The rest of the paper is as follows. In Section 2, we formulate the delayed feedback problem. In Section 3, we explain the detail of the proposed method and provide the statistical properties of the proposed estimators. The experimental setup and results are described in Section 4. We conclude this paper with a summary of contributions and future research directions in Section 5.
2 Problem Setting
In this section, we introduce some notations and formulate the delayed feedback setting.
Given a set of units indexed by , we denote
as the feature vector for each unit. Let
be a random variable representing true conversion information. If an individualwill convert then , otherwise, . In the delayed feedback setting, the true conversion variables are not fully observable because of the conversion delay. To precisely formulate this delayed feedback setting, we introduce another binary random variable . This random variable represents whether the true outcome is observed or not, which depends on the elapsed time from clicks. If , then the conversion is observed; otherwise, the conversion is not observed. Using these random variables, we can represent an observed outcome indicator as follows:
If we have observed the conversion of , then , otherwise, . Note that the true conversion indicator is not always equal to the observed conversion indicator , and the conversion of is observable only when the unit will convert and the true outcome is observable (i.e., ).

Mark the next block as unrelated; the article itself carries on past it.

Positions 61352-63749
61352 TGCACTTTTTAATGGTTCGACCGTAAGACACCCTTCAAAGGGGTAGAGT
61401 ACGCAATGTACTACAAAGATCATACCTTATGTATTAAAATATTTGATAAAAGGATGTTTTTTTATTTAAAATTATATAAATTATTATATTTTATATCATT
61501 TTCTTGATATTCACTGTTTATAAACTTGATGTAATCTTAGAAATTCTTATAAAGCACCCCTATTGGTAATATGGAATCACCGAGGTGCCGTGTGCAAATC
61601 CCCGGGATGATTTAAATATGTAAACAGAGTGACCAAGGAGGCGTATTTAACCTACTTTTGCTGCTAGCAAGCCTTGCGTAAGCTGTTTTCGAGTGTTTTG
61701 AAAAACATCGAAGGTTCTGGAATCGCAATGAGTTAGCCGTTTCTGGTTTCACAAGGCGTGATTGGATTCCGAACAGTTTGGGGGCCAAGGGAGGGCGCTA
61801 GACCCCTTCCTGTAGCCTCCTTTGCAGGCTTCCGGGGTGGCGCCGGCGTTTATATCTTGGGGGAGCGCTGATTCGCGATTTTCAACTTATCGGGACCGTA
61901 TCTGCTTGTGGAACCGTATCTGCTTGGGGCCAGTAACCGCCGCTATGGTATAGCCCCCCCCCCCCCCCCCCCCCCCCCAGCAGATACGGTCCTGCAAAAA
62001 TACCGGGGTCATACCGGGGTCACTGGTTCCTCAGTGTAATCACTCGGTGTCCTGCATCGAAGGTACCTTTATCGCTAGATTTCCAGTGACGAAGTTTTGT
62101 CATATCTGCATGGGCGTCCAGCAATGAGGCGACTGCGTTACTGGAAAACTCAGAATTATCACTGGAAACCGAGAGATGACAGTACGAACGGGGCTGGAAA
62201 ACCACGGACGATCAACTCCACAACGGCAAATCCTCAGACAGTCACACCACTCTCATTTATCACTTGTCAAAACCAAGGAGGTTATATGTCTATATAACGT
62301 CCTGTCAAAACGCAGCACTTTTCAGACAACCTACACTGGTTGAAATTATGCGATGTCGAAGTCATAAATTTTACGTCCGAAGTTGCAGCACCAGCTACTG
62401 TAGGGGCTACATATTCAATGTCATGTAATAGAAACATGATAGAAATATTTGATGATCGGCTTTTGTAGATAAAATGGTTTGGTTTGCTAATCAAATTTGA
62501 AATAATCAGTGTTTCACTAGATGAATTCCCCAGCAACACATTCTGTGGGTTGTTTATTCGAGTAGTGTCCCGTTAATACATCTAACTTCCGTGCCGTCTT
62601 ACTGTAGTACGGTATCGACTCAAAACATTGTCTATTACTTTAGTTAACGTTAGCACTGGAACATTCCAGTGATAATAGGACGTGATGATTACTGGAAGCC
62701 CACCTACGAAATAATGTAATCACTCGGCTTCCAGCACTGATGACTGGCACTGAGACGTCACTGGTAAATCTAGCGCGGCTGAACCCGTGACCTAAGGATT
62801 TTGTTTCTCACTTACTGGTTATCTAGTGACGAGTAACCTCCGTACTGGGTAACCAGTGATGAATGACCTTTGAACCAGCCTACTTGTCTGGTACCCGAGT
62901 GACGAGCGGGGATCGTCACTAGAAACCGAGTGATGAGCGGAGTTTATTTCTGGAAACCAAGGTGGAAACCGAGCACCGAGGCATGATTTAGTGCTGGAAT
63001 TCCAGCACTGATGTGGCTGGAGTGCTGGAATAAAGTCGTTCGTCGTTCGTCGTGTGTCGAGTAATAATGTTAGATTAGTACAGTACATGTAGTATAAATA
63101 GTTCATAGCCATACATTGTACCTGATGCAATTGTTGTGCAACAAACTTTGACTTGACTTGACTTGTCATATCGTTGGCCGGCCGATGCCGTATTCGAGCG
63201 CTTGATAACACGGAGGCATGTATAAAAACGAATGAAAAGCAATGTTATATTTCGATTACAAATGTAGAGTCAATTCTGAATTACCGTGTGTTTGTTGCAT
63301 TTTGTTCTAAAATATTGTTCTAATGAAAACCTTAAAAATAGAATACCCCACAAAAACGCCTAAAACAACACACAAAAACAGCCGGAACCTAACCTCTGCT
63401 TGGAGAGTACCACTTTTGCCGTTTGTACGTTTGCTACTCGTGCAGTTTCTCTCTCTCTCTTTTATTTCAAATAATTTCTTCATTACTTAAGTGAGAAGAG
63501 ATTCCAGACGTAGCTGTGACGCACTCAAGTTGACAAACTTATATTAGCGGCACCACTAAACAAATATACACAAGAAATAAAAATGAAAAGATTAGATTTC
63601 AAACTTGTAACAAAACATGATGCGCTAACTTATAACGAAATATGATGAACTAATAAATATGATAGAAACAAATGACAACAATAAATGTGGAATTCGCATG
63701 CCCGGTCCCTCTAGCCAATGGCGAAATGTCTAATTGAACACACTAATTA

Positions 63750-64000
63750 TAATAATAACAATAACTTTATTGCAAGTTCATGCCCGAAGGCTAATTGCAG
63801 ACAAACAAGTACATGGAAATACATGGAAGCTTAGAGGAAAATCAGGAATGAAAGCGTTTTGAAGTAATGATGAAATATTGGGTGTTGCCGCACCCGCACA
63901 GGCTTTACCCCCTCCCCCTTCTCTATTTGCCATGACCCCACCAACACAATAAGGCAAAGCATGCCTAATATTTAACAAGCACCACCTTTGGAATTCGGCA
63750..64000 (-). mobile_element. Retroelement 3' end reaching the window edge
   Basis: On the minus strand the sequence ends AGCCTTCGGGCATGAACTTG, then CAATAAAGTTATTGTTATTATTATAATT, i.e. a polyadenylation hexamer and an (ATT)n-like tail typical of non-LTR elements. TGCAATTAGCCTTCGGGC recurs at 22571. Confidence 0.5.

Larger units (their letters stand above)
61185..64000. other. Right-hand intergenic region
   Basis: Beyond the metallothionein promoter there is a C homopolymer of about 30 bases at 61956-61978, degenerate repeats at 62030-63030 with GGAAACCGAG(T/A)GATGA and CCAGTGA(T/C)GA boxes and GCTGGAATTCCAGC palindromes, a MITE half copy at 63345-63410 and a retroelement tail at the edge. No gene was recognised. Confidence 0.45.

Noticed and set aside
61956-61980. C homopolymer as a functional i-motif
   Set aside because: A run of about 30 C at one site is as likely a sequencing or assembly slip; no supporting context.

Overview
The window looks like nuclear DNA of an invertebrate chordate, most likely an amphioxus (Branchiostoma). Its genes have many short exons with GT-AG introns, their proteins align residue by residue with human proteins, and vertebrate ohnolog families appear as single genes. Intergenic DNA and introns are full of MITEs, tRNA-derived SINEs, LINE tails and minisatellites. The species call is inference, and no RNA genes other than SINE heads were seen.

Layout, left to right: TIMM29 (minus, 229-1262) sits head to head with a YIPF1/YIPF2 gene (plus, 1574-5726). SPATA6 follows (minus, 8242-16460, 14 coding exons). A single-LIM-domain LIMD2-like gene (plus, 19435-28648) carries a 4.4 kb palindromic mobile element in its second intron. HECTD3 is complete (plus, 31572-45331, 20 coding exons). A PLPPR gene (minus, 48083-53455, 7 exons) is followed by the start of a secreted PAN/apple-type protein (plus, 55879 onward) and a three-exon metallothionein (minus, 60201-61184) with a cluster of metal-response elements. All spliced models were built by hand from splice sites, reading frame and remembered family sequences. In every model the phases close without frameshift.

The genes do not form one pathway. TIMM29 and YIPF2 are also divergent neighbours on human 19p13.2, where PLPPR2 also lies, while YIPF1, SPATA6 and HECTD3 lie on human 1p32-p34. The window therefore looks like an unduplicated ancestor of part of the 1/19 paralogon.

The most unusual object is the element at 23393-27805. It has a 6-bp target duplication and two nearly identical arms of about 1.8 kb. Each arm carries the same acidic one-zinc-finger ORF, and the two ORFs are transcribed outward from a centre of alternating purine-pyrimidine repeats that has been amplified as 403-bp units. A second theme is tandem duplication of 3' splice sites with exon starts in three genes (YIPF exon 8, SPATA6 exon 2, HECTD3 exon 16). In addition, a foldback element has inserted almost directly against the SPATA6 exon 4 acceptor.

Throughout the paper, we assume that the following assumption holds.
This assumption is called Unconfoundedness in the context of causal inference imbens2015causal ; rosenbaum1983central ; rubin1974estimating , which means that features affecting both and are fully observed. From this assumption, we obtain the following equation relating the true conversion rate and the observed conversion rate.
where we denote as and as , respectively.
The goal of this paper is to obtain a hypothesis that well predicts the true conversion rate . To achieve this goal, we define the ideal loss function that should be optimized to obtain a well-performing hypothesis as follows.
(Ideal loss function for conversion rate prediction) The ideal loss function to be optimized to obtain a hypothesis is defined as follows.
where the functions and characterize the loss function. For example, when these functions are defined as follows, then Eq. (4) is called the binary cross entropy loss.
The ideal loss function in Eq. (4) is defined using the true conversion indicator
. In standard supervised machine learning setting, model parameters ofare obtained by the empirical risk minimization framework as follows Mohri:2012:FML:2371238 .